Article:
She blinks, widens her eyes earnestly. “Oh, well, I’m sure I couldn’t be positive, sir, but you might know him as an O’ Conner, or an O’Brien?”

“Your friend’s got a lot of names, huh.” Toretto tilts his head at her, and starts to take a step closer when Baby jerks upright in an attempt to stand before she pushes his shoulders back down. Toretto stops, uncrossing his arms and lifting both hands up, the universal no trouble sign.

“You know, sometimes my head gets a little jumbled after a long trip,” she says, not really bothering with the lie anymore. If Brian would’ve just left her a number— Debora sighs, keeping one hand on Baby’s shoulder, happy he’s still letting her talk for them even though he’s tighter than an old bow-string. They need food, water, gas, and sleep, but they still have to get through this bullshit first. “And to be quite honest, I can’t really be bothered to know what he calls himself anymore, mister. But I’d really like to talk with him about that, if you happen to know where he might be.”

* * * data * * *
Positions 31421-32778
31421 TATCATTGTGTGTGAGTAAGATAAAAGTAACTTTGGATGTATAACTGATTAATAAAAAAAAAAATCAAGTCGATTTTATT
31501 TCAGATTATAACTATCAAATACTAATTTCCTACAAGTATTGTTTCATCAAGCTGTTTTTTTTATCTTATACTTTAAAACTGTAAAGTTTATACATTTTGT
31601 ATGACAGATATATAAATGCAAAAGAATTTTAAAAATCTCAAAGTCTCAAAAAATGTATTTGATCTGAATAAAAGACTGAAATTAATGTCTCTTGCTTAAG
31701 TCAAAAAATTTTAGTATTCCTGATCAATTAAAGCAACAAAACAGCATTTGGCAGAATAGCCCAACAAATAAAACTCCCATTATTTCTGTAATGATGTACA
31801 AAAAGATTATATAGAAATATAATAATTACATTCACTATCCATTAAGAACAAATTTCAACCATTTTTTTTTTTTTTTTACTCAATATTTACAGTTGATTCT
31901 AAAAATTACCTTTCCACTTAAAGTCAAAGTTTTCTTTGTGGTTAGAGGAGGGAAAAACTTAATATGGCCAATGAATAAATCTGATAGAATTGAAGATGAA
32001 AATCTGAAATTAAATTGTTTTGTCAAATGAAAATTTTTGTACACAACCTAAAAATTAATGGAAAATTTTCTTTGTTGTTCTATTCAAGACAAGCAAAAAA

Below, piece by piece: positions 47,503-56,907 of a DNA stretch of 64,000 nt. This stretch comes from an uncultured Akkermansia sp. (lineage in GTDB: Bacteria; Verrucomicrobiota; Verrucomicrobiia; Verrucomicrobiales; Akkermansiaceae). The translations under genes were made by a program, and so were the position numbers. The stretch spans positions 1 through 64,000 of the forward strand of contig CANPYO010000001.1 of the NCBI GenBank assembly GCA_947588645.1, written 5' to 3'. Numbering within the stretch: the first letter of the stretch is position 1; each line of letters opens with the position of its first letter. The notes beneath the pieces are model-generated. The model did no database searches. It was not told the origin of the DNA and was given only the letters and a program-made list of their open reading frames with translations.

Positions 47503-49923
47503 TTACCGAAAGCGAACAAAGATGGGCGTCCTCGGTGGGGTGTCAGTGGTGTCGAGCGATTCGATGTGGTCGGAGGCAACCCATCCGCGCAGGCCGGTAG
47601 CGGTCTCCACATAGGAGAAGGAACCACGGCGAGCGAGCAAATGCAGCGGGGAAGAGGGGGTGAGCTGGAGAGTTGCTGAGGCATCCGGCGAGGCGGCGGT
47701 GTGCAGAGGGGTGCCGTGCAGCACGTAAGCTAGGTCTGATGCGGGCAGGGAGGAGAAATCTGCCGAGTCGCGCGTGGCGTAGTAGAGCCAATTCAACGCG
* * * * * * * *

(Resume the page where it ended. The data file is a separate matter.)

Toretto is watching Baby from where he’s glaring at him from his spot on the hood. She twists her body around, one hand still on Baby’s shoulder, the other reaching back to grab the postcard from her back pocket. It’s been folded several times, and the writing on the back is almost illegible, but the address is still there in faded blue ink, Brian’s handwriting just as shitty as it was back in school. She hands it to him. Toretto glances down, frowns, and looks up at her again, evaluating.

“Yeah, you know,” he says slowly, still assessing, ”I think I might have a pretty good idea.”

His voice is quiet, but the look in his eyes is about as subtle as a gun to the head. And she would know now, wouldn’t she.